The World Health Organization has declared that childhood obesity is the new major public health threat. Globally, an estimated 10% of school children aged between 5 and 17 years of age are suffering from childhood obesity whereas in India, the prevalence varies between 10% – 30%.
Many parents approach doctors worrying that their children are fat and also on the contrary, we also see many parents complaining that their children are not eating well and are too thin. In our country, there is a misconception that fat children are considered are considered healthy. But now, growing obesity in children affects a child’s health or well being. With obesity on the rise, children and young adults are today being diagnosed with type 2 diabetes, hyperinsulinemias and polycystic ovarian syndromes. Obese children grow up as obese adults and have more risk of developing diabetes, hypertension, high cholesterol and coronary artery diseases.
Obesity in children is a condition where excess body fat negatively affects a child’s health or well being. It is measured by calculating the BMI (Body Mass Index). But unlike adults, kids of diverse age groups have different BMI ranges. So that is why, in order to find out if your child is in reality overweight, you need to first arrive at his/her BMI and evaluate it with the BMI of age percentile chart.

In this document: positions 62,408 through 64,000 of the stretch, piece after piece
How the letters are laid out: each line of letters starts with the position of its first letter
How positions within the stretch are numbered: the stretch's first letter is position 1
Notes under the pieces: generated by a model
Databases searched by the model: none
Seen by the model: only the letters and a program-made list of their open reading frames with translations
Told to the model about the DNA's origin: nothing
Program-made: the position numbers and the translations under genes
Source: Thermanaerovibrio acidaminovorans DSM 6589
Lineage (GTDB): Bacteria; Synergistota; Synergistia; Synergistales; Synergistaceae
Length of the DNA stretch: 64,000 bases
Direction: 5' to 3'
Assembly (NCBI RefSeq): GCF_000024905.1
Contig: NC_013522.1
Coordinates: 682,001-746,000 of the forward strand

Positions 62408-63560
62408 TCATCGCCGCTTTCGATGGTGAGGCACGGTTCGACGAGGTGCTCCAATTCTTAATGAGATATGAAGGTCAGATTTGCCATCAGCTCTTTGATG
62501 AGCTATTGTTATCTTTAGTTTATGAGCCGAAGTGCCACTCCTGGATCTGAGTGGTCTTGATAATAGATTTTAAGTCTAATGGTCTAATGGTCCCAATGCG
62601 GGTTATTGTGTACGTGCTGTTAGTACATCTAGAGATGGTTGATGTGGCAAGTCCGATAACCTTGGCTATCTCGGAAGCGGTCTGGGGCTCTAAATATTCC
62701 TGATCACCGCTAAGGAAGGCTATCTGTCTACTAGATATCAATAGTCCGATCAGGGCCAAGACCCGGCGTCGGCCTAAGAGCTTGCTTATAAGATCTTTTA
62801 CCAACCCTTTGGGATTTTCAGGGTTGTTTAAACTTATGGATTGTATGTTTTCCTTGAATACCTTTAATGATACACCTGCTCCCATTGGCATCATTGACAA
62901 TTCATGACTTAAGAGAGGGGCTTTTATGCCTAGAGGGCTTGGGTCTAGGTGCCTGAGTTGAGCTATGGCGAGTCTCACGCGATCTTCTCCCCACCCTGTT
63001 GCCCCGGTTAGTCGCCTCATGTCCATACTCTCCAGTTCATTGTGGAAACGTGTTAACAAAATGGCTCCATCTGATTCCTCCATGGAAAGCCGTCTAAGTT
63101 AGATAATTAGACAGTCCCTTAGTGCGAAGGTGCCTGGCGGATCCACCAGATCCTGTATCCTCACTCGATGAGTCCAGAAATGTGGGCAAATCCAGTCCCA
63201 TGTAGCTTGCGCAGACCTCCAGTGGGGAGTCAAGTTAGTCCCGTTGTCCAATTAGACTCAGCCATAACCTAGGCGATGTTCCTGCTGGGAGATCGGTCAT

How to calculate BMI:
- Record correct height and weight of the child
- Calculate the child’s BMI with the formula
BMI = weight in kg/ (Height in meter)2
- Select the appropriate BMI for age chart based on gender of the child.
It is a serious public health concern as the prevalence of obesity in children all over the world is increasing at an alarming rate. In order to prevent or reverse obesity in children, it is necessary to perform a population wide reassessment of calorie intake as well as activity recommendations due to sedentary lifestyle of children nowadays.
The most important impact of childhood obesity is the continuance into adulthood with all its health risks. The health risks include cardiovascular diseases, osteoarthritis, gall bladder ailment and some sex hormone sensitive cancers. If the underlying causes of obesity epidemic are not addressed, it has the potential to overwhelm health systems throughout the world.
We need to develop healthy eating patterns in children, encourage them to take up sports on a daily basis, more outdoor activities, restrict television and restrict internet activities. As far as the treatment of obesity goes if a child is severely obese, then genetic syndromes and endocrine problems have to be ruled out. There are few children who need bariatric surgery also. These are surgeries done for weight loss when all other measures of weight loss have failed and as a last resort.
Dr. Neha Shah
Apollo hospitals, Chennai